According to a report by the UK Treasury, Fintech Sector Strategy: Securing the Future of UK Fintech, the government is committed to investing over £1 billion to accelerate the development and take-up of next-generation digital infrastructure. This is on top of an already well-established digital infrastructure.

The UK is one of the leading nations when it comes to digital transformation. It is currently ranked 5thout of 79 nations according to Huawei’s Global Connectivity Index (GCI) and is considered a frontrunner when looking at aspects such as Intelligent Manufacturing (expansion of 4G, increased use of industry clouds, IoT and analytics), Intelligent Government (national agencies use big data analytics to make better decisions, detect and prevent fraud, and enhance cybersecurity) and Intelligent Utilities (extensive  4G broadband coverage, self-monitoring and managed assets, big data analytics and product diagnostics to better understand perspective customer bases).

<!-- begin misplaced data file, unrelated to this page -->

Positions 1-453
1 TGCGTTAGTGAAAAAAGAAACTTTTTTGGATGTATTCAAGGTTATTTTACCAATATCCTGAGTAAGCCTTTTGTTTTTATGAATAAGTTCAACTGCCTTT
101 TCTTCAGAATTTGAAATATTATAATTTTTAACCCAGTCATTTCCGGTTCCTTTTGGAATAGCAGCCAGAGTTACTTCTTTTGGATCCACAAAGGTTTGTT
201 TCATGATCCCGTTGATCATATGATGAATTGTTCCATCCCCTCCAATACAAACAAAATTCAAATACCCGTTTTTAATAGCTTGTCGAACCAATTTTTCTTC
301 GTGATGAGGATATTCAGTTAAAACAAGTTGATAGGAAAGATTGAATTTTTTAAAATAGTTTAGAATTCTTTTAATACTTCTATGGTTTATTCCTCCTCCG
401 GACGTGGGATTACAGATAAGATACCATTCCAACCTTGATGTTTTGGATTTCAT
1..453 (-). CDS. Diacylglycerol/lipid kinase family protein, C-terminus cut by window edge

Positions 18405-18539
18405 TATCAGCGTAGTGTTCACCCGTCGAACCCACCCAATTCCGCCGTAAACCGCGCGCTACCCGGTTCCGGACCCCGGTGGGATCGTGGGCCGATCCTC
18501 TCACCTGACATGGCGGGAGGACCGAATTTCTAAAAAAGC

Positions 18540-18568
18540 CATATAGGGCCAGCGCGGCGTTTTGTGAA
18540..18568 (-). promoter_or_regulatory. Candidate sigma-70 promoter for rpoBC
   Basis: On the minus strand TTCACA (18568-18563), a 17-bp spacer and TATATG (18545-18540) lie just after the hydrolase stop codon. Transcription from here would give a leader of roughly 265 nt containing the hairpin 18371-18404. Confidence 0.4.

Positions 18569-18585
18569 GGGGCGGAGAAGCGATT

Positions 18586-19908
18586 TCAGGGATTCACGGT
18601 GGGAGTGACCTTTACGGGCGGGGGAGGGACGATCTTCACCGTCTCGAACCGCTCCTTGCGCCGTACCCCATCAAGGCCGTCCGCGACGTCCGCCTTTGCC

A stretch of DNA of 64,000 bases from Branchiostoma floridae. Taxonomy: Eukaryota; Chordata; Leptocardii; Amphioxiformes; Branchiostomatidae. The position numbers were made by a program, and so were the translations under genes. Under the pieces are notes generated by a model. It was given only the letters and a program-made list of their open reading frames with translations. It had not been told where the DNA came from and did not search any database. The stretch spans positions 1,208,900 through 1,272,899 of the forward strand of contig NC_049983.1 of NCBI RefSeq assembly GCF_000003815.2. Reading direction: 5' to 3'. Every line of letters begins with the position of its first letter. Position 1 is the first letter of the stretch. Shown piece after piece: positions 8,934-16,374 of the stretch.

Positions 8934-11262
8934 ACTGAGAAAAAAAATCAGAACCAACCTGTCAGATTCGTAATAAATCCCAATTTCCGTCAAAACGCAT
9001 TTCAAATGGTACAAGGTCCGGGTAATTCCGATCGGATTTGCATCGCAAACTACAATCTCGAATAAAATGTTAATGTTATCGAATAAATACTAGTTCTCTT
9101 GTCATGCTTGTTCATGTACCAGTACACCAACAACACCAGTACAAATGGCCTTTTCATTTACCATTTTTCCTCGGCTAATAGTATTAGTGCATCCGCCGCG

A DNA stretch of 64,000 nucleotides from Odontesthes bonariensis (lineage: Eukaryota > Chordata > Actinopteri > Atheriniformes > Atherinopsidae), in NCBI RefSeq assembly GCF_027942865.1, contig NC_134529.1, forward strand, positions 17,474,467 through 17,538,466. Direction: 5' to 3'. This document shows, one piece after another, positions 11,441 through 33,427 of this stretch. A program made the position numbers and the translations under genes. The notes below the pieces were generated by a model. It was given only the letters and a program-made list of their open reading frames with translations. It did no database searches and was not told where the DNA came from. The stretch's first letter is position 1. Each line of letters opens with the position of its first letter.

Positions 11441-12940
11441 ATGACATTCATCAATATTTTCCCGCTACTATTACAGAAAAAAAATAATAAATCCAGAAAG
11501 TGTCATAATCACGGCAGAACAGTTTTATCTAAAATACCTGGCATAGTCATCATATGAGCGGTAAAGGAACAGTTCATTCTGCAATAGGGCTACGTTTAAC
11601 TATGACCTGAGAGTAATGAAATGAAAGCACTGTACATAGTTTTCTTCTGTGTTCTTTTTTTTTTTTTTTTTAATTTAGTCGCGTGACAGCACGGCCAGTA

Some of the UK-based Fintechs that utilizes the technology groups mentioned above include K Wearables, an IoT (Internet of Things) focused startup that designs and develops wearable payment devices such as the K Ring.

There’s Receipt Bank, a cloud-based accounting software that automatically extracts invoices and integrates it with the clients existing accounting software; Clear Bank, the UK’s first clearing bank in 250 years that will utilize the cloud to provide greater agility, transparency and lower fees; and Dopay, a cloud-based automated payroll platform that simplifies payroll processes for finance departments.

Bud is a smart app that uses Artificial Intelligence to consolidate user’s services into one platform to allow them to monitor their spending more effectively, while Iwoca is a small business loan provider that uses big data techniques built into its risk model to make the application process fast and flexible.

It is estimated that more than 95% of the country will have access to 4G by the end of 2018 which enhances the whole of the UK’s attraction as the go-to place to run a startup. Tech giants like Facebook, Google, Amazon and Snapchat seem to agree and have all made the United Kingdom their home for international operations.